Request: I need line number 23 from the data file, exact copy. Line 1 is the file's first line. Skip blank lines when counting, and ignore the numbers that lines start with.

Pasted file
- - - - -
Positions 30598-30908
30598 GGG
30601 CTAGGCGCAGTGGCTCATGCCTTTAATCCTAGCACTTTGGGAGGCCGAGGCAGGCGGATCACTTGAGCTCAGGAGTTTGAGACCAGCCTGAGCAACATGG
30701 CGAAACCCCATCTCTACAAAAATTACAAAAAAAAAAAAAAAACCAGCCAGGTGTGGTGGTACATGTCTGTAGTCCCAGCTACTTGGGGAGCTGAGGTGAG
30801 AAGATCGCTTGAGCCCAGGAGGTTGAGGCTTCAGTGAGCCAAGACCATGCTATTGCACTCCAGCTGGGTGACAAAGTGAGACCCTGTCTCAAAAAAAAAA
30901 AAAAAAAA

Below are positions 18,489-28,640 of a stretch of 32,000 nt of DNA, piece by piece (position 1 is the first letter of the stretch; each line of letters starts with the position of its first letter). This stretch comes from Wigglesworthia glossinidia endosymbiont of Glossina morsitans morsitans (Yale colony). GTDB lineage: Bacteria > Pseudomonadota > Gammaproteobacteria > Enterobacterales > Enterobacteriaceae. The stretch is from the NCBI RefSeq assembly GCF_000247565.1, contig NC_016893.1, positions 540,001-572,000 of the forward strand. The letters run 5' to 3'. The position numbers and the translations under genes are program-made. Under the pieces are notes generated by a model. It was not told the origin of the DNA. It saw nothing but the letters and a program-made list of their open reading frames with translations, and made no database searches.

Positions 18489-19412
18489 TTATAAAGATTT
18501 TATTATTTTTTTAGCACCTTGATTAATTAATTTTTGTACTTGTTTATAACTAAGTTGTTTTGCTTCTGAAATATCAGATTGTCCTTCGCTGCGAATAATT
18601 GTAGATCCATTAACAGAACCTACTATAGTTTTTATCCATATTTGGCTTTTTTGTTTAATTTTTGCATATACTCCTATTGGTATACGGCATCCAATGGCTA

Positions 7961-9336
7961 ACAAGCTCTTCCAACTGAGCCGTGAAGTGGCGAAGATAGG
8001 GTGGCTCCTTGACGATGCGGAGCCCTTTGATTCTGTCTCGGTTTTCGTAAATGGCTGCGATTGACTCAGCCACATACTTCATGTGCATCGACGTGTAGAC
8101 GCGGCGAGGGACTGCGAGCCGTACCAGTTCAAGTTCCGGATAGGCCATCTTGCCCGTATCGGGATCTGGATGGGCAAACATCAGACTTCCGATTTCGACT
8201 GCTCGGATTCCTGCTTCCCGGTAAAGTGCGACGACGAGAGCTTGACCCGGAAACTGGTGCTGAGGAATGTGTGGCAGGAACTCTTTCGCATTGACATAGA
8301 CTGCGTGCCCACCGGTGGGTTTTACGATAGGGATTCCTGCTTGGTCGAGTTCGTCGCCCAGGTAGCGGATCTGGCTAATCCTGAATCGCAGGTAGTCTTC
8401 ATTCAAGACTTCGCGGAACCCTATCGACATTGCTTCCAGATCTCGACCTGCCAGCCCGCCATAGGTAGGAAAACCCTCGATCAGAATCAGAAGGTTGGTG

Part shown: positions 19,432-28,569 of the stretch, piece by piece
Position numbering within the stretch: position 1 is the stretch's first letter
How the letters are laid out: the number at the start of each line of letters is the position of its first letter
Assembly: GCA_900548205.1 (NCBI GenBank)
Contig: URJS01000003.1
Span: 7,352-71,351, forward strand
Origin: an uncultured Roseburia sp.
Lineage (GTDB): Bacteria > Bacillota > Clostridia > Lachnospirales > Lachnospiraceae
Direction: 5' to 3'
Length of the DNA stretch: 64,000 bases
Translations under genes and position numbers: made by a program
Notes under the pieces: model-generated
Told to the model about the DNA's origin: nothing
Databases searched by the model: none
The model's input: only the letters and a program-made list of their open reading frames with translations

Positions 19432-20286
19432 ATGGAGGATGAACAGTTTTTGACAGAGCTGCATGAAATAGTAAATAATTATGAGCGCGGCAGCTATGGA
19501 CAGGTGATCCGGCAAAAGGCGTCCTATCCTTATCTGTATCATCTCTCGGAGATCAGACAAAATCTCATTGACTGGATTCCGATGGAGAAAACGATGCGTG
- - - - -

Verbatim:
Contig: URJS01000003.1